iPads for elderly
by cedarail - 5/1/12 3:03 PM
I've always been a proponent of Macs but in trying to get an iPad for my wife who is having declining vision I thought the iPad would be as intuitive as previous Macs have been for us. It's a nice device but it's so intuitive that one needs a kid to help him/her get started. There was not even a "quickstart guide" !! The "instructions" are contained in an obscure icon available only when one accesses Safari. Even bought iPad For Dummies only to find that all of the finger control movements are described in a chapter 1/4 of the way into the book.
Once our son in law helped us and a student at a local school showed my wife that by changing the screen from black on white to white on black she began to see the text clearly but it took some effort. Another plus is the capability of enlarging the text to a clear phenomenal degree of visibility but that has the drawback of losing the field of view of the page so that the user must constantly be in motion moving the text from side to side and top to bottom. You lose context that way. I think that there can be too much intuition needed. Also the user must get used to the "left to right pull across" menu rather than pull down which has been the conventional way.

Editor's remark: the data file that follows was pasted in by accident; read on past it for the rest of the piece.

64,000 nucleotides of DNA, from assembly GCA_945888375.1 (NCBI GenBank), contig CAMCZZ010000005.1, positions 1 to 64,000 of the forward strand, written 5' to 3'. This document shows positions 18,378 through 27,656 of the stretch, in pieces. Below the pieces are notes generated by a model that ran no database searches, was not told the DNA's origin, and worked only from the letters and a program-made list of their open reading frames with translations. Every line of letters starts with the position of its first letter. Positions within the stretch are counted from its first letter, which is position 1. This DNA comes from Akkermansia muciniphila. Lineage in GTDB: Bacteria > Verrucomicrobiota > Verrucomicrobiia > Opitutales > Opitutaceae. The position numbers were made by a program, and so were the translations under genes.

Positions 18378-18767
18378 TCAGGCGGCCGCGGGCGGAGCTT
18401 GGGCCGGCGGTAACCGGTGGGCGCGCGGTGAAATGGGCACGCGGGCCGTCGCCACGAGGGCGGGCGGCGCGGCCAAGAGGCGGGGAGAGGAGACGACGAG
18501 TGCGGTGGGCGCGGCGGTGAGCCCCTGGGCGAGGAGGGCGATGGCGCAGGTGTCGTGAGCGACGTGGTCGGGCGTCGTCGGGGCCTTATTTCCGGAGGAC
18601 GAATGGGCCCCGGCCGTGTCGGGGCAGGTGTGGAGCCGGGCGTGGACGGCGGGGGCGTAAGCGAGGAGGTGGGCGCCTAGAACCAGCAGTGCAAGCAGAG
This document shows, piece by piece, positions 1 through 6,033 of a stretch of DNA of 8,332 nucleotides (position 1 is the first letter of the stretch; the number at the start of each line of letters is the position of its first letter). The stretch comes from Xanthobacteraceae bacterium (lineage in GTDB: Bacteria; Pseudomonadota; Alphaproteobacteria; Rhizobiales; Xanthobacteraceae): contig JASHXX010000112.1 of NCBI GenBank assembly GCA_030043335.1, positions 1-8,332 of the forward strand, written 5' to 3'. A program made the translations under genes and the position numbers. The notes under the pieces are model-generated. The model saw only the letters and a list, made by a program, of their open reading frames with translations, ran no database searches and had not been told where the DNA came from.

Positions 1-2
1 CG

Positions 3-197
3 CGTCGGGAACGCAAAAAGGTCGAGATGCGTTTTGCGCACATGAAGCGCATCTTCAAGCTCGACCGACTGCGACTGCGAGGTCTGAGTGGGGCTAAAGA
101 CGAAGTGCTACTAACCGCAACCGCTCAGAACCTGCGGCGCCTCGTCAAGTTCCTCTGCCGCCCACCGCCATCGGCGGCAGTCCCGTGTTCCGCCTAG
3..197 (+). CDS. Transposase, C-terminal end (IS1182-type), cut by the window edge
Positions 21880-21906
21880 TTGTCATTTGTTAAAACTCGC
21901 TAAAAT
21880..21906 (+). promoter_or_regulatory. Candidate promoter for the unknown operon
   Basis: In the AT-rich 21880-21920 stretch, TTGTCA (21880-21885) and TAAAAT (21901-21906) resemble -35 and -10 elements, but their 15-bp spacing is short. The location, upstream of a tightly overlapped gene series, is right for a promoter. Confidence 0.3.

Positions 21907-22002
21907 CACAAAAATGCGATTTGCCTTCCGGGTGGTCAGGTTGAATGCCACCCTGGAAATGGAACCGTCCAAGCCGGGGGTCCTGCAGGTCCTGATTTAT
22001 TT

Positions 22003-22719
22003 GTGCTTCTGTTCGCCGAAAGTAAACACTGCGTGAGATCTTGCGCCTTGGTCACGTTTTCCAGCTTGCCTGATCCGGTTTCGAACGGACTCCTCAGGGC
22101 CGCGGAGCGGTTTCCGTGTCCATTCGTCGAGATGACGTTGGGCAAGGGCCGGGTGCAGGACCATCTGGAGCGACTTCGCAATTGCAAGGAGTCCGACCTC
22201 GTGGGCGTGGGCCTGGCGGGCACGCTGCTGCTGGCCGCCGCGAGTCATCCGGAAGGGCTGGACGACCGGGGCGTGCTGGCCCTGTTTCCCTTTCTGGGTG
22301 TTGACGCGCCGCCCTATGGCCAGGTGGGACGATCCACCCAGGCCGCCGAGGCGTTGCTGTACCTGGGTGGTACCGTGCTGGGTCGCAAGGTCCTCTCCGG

Most users, I am sure, more capable at using this marvelous device than I. My wife is beginning to use it more effectively but if she asks me a question I can rarely help. The user must also adapt to a keyboard which must be tapped to change from ordinary text to numerals and symbols.
Personally, I would choose a large screen laptop Mac instead of the iPad. I'm disappointed with the product. If vision is an issue I'd get my dad to try one at an Apple Store or through an adult ed class before making this kind of investment. Way too "glitchy". Ron S.